St. John Medical Center, which is co-owned by University Hospitals and the Sisters of Charity Health System, is rated as one of the top hospitals in the country for patient safety, according to the latest issue of Consumer Reports, which released safety scores on more than 2,500 U.S. hospitals. In the report, St. John Medical Center rated as the 10th safest hospital in the country.
“We are focused on patient safety every day,” said William A. Young, President and Chief Executive Officer of St. John Medical Center. “Each and every person in our hospital is empowered to make patient safety a priority.”
Consumer Reports combined five key measures into one composite score (from 1 to 100), giving consumers a way to compare hospitals on patient safety. St. John Medical Center scored a 73 on a 100-point scale. The national average safety score was 51, while the highest-ranking hospital in the country scored a 78.
Why are some hospitals safer than others? “Likely because they do a lot of things – some little, some big – well,” said John Santa, MD, medical director, Consumer Reports Health. “That includes everything from making sure staff communicate clearly with patients about medications, which can help prevent drug errors, to doing all they can to prevent any hospital-acquired infections,” he said.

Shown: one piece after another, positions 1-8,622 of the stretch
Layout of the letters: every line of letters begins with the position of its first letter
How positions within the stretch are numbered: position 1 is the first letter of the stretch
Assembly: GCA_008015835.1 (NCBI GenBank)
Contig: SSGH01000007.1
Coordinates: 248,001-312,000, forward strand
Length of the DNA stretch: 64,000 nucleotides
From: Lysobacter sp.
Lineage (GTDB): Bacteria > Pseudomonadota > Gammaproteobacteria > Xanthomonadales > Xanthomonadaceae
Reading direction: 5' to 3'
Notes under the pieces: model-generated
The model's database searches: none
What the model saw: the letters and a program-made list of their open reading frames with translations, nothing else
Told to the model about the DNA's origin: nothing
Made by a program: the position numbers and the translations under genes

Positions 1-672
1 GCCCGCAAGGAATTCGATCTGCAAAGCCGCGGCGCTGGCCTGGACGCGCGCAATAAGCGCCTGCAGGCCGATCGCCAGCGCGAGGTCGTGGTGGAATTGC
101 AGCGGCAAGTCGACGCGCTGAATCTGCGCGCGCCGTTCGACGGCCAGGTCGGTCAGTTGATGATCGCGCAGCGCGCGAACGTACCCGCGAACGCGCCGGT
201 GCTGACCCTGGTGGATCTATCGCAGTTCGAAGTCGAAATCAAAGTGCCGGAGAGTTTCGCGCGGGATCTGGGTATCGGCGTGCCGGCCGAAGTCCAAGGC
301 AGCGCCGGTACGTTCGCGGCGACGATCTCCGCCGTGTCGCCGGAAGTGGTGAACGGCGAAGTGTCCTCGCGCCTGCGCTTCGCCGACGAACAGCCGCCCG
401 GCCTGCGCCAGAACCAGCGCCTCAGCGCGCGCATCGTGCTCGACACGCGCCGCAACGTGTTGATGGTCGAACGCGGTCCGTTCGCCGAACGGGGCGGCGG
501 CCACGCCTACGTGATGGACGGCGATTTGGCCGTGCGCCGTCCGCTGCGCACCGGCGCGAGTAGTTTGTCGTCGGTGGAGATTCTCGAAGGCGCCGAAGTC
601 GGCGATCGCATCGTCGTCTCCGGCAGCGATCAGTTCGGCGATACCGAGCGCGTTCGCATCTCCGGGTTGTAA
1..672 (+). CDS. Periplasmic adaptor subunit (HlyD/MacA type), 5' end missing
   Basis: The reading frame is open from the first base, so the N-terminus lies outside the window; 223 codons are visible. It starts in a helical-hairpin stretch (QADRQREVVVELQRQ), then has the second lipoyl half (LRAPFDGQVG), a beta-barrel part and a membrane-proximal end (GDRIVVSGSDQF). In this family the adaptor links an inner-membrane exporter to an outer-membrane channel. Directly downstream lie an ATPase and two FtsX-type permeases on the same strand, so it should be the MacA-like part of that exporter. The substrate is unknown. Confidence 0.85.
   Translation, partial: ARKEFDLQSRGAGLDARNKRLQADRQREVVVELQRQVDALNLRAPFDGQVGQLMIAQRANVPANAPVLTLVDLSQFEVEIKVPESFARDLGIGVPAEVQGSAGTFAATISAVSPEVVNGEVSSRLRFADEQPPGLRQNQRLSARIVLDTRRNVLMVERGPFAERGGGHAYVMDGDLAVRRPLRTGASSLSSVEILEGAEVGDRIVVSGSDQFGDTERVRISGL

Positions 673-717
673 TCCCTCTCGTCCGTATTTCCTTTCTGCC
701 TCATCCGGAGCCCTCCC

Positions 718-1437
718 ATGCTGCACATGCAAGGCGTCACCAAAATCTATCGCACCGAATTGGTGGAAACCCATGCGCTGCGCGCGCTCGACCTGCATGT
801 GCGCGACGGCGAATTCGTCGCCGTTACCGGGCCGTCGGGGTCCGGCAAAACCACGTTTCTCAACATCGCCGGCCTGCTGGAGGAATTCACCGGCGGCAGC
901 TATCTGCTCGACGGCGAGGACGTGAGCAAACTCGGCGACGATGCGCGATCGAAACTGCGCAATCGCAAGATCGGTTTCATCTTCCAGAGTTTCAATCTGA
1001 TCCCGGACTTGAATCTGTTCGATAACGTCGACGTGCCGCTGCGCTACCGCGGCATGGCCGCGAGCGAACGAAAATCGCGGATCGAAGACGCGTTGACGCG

According to Doris Peter, PhD, associate director, Consumer Reports Health, “The take-home for doctors is that they should be aware of the quality of care in their own hospitals and those that they refer their patients to. The take-home for patients is that there is variation in the quality of care and that they need to look at the data and hold hospitals and doctors accountable.”
Consumer Reports calculated a patient safety score for 2591 hospitals by combining five measures of patient safety into a single composite score (from 1 to 100), using the most recent available data from the Centers for Medicare & Medicaid Services and the Centers for Disease Control and Prevention. Three of the measures (mortality, readmissions, and overuse of computed tomography scans) apply to patients aged 65 years and older, and the other 2 (hospital-acquired infections and communication) apply to all adults.
“We are proud of the work of St. John Medical Center’s medical staff and employees that make patient safety a priority,” said Young. “We are constantly working to better understand how we can improve the care we provide to our patients and their loved ones.”
The article is available in the May issue of Consumer Reports and online at www.ConsumerReports.org.